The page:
"Of course, we ended up with, like, twenty-one guitar players, three saxophonists, two bass players, five drummers -- and one sousaphone," recalls Dusseault. "With no rehearsal, we all just tumbled into our little meeting room and said, 'What do you know? What can we do?' To a lot of people's surprise, it sounded a lot like music. That's how we discovered that there were a lot of people here who have played in bands on the side or do so now.
"Afterward, one of the younger employees came up to me and said, 'That was great! It was even better than karaoke!' I told her, 'This is what people did before there was karaoke,'" Dusseault recounts with dry humor. "Apparently, she had not encountered a social event featuring live music before."
Since then, the January Jam has become an annual tradition, and the band has been called on to perform at other company events as well. From the initial hodgepodge of players, a core group eventually emerged that includes Dusseault, guitarists Marty Richter (vice president, corporate issues and financial group) and Dave Collett (vice president, corporate reputation group), saxophonist Vic Kreuiter (senior manager, creative/print group), bassist Jason Hillery (senior vice president, corporate reputation group) and vocalists Jack Farmer (senior vice president and partner, marketing communications group) and Denise Turner, an administrative assistant with FH's design group.
Like the E-Rockers, the Pro Bono Blues Band concentrates on covers, performing classic-rock favorites originally recorded by the likes of David Bowie ("We just nailed 'Suffragette City' a few weeks ago," says Dusseault), Steve Miller and ZZ Top, as well as rootsier tunes from the Band, Taj Mahal and Etta James. But the band's format is also loose enough to accommodate various guest vocalists and soloists drawn from the FH ranks at each performance.
"You work with people every day, and you have no idea what their hidden talents are," says Dusseault. "By inviting people to participate for a number or two, we keep that sense of discovery going. There's always somebody new coming. Everyone sits back and says, 'Wow, look at little Susie in accounting -- who knew she could do that?'"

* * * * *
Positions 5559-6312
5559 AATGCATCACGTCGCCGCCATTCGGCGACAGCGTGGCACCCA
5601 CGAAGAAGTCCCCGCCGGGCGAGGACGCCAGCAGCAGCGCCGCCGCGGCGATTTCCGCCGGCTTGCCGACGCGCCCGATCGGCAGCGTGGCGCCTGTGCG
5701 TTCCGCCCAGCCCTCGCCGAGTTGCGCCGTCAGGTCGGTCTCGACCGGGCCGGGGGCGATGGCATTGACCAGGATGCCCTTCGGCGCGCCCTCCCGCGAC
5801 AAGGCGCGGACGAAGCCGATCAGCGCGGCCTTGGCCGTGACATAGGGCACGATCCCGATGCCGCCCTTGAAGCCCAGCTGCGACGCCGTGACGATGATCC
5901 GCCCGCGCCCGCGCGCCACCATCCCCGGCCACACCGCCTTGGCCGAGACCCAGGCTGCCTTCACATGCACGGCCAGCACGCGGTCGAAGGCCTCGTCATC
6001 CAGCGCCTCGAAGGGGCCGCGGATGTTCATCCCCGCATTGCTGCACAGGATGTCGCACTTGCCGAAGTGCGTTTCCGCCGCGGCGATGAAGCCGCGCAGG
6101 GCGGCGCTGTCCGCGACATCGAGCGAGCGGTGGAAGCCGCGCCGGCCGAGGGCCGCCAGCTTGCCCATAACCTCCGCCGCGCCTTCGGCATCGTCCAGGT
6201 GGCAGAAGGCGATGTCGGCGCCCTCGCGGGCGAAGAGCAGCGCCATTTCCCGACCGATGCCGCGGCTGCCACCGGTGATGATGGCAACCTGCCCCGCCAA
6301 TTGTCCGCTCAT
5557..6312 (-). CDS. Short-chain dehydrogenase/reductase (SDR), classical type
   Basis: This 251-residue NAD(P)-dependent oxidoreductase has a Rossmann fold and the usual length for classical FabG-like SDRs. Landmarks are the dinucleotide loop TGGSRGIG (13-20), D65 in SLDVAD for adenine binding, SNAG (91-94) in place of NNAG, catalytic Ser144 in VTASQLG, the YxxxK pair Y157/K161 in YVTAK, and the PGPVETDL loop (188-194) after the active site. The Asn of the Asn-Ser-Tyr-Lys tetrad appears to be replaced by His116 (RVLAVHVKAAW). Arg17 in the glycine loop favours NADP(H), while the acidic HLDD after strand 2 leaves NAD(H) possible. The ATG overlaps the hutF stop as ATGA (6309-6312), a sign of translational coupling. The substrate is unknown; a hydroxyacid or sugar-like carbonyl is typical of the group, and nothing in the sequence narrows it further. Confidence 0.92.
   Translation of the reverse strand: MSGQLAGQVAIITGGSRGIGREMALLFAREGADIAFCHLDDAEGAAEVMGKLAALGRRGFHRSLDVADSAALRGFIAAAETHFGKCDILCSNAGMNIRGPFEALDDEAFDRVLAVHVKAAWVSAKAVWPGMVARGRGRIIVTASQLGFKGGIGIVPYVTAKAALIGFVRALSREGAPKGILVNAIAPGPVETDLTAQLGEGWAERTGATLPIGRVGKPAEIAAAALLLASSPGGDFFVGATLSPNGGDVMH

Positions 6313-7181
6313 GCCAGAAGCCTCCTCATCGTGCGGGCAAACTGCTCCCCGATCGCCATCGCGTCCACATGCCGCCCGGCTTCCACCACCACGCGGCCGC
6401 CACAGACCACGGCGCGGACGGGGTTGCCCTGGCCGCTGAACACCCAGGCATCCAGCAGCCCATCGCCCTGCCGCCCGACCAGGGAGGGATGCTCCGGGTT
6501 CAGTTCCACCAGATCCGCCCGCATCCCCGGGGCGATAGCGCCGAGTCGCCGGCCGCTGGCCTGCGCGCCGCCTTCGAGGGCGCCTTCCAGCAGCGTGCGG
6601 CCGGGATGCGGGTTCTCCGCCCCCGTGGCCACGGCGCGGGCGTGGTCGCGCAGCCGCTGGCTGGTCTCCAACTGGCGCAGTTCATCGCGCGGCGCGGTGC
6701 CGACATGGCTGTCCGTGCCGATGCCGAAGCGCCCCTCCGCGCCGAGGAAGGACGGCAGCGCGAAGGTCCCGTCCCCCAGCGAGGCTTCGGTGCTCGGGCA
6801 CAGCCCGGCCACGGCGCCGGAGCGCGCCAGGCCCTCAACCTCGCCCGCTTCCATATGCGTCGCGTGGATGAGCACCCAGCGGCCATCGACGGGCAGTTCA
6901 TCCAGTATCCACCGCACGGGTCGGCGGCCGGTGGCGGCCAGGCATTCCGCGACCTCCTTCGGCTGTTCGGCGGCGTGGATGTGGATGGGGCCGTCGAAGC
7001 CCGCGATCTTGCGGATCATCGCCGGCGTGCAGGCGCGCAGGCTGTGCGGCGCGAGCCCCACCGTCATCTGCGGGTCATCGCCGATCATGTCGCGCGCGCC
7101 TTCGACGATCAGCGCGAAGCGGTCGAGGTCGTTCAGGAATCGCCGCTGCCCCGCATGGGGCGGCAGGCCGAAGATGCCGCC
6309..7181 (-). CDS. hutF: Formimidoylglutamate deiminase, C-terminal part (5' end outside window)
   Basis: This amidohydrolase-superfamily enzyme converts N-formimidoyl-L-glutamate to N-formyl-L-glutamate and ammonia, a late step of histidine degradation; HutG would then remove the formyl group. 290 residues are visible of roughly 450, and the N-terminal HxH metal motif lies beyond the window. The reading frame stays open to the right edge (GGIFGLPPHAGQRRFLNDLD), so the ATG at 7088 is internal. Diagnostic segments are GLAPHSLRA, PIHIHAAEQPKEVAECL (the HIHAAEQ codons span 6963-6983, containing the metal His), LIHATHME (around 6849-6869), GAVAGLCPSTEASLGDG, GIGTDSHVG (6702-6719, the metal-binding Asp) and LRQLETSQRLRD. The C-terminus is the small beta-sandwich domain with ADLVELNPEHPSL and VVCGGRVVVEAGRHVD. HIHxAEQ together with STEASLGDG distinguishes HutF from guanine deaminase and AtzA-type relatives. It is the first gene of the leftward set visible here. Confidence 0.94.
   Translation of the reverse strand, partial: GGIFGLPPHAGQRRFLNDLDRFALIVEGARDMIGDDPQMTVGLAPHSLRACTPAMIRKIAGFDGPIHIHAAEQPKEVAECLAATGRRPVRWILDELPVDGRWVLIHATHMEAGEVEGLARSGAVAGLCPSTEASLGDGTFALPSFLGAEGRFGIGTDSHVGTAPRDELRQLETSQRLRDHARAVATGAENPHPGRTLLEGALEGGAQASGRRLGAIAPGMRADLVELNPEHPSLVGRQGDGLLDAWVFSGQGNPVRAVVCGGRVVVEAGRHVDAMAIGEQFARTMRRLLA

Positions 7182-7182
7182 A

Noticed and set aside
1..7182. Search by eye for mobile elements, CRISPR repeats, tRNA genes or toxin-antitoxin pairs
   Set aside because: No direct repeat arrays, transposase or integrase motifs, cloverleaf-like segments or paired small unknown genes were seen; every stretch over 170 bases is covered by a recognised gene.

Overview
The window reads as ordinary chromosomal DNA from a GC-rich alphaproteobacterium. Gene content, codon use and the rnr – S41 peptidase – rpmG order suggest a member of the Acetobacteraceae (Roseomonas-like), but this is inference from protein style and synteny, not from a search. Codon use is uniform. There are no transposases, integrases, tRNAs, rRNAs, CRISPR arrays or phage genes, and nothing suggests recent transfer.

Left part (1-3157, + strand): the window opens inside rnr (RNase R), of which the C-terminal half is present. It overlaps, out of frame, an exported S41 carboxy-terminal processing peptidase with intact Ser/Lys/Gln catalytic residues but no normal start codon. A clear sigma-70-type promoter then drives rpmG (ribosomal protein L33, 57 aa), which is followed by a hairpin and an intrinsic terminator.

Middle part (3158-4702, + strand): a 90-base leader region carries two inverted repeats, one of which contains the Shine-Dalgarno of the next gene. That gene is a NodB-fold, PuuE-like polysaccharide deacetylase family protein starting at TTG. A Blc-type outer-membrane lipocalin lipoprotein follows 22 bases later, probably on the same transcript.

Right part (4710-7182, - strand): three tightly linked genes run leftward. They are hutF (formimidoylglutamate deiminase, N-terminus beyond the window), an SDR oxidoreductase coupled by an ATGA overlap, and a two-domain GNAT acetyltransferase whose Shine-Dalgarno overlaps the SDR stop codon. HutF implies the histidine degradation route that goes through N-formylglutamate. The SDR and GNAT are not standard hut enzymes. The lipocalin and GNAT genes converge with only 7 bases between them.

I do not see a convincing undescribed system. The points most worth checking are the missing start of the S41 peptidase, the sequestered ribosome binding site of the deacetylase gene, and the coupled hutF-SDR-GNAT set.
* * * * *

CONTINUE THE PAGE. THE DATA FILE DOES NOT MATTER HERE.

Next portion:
The E-Rockers continue to bring out hidden talents as well. Before joining Enterprise, Bob Baker had a varied career in the entertainment business, cutting independent CDs with his bands Beat Patrol and Roomful of Jimmies, doing standup comedy and, for a decade, publishing Spotlight, a monthly newspaper covering St. Louis music and entertainment. Baker says playing in the E-Rockers has given him a chance to use the skills from his previous career to get to know many of his fellow employees. "I've found it to be an unexpected networking tool," he says. "It really surprised me as to how many people, even at the higher levels of the company, come up and talk to me about how they used to play music in a band or in church."
Networking opportunities aside, members of both bands see their musical sidelines mostly as a way to have fun while proving that they're not too old to rock & roll.
"By and large, these are guys who, if they could make a living at it, would do nothing but this," says Dusseault. "These are people who love to play music with their friends. We're just delighted we have a company environment that encourages us both to work hard and to have fun."
"Even though music is not a full-time job, it's something we all enjoy doing," agrees Baker. "This is a rare opportunity to use those musical skills and combine them with our day jobs to give something back to the company."